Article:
Major shifts in amazon wildlife populations from recent climatic intensification

Citation:

Bodmer R, Mayor P, Antunez M, Chota K, Fang T, Puertas P, Pittet M, Kirkland M, Walkey M, Rios C, et al. Major shifts in amazon wildlife populations from recent climatic intensification. Conservation Biology [Internet]. 2017.

Abstract:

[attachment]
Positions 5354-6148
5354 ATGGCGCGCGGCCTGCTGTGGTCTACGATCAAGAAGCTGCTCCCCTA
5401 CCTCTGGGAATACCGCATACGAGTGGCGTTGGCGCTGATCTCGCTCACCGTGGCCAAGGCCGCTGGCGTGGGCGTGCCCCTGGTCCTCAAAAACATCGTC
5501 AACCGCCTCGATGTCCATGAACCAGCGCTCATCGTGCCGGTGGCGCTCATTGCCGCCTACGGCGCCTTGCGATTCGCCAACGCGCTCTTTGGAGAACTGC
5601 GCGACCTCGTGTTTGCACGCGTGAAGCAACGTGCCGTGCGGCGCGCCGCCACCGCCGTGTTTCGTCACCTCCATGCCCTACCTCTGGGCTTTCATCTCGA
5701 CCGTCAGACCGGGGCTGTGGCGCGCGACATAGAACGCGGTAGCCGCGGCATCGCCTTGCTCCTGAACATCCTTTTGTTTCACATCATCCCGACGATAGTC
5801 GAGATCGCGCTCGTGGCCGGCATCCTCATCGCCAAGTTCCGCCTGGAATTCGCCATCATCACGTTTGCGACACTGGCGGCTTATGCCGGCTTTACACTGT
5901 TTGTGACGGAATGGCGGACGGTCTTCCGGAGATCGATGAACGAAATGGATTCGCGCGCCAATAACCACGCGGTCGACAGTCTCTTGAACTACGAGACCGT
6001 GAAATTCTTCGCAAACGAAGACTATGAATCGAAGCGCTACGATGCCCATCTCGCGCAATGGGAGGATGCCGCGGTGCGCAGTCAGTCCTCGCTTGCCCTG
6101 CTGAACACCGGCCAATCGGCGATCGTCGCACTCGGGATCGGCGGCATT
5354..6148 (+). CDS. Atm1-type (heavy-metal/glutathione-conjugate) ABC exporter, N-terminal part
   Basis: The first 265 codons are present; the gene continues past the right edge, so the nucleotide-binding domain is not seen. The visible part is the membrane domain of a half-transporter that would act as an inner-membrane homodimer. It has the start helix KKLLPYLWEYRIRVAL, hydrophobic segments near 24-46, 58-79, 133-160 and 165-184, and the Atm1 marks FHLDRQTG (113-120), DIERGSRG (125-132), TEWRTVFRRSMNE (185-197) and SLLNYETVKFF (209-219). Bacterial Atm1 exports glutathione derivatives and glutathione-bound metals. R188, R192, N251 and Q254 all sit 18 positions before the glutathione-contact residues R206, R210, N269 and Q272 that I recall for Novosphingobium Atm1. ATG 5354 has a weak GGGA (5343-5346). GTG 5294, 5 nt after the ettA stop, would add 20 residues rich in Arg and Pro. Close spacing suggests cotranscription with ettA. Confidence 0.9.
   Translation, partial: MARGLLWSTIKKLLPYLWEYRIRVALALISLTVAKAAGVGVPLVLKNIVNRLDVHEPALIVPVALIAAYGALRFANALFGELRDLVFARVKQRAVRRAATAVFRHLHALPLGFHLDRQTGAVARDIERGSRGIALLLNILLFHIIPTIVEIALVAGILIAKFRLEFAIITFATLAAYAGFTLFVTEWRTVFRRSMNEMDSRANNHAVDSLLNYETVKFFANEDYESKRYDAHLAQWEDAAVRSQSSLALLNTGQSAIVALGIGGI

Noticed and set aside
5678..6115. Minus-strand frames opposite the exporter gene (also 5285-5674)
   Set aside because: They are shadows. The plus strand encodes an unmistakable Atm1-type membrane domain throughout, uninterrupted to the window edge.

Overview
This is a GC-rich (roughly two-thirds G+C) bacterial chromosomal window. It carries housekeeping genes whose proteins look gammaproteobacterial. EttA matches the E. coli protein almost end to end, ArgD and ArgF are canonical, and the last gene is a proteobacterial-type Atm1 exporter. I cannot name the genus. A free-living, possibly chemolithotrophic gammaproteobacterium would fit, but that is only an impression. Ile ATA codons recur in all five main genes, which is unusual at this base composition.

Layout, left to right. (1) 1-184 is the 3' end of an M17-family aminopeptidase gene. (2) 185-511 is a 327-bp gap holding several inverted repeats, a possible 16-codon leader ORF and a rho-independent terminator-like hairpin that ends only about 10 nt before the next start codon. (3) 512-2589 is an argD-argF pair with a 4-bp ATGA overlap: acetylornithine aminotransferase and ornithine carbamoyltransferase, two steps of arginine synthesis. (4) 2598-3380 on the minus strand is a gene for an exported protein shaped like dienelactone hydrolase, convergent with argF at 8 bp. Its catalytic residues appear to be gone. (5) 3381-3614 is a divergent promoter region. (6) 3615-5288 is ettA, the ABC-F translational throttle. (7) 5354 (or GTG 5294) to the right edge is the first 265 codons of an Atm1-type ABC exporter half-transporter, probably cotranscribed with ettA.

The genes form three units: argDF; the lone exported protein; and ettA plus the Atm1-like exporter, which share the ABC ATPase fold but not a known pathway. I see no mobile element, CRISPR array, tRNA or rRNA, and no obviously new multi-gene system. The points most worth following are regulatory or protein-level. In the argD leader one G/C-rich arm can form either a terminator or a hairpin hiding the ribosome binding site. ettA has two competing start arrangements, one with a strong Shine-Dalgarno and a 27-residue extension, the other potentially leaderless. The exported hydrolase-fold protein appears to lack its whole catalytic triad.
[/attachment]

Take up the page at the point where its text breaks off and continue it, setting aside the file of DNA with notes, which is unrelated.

In the western Amazon basin, recent intensification of river level cycles has increased flooding during the wet seasons and decreased precipitation during the dry season. Greater than normal floods occurred in 2009 and in all years from 2011–2015 during high water seasons, and a drought occurred during the 2010 low water season. During these years, we surveyed populations of terrestrial, arboreal and aquatic wildlife in a seasonally flooded Amazonian forest to study the consequences of intensification of climatic fluctuations to wildlife populations and in turn resource use by traditional people. Intensive floods and droughts have recently resulted in shifts in fish and terrestrial mammal populations in flooded forests, a major landscape in western Amazonia that make up 99,780 km2 of the Loreto region in Peru. The intensive floods caused terrestrial mammal populations to decrease by 95% with ungulates, terrestrial rodents and terrestrial edentates having increased mortality because they were forced onto small patches of land during peak flood pulses, and drowning during the historically high floods of 2012 and 2015. In contrast, fish increased and benefited from longer access to inundated forests, resulting in healthy populations of waterfowl, dolphins, otters and caimans. Arboreal species, including, macaws, game birds, primates, felids and other arboreal mammals had stable populations and were not affected directly by high floods. The drought of 2010 had the opposite consequences with decreases in fish, waterfowl and dolphin populations, and stable populations of terrestrial and arboreal species. Ungulates and large rodents are important wildmeat species for local people and their dramatic decline has shifted resource use of people living in the flooded forests with less reliance on hunting and greater use of fish.

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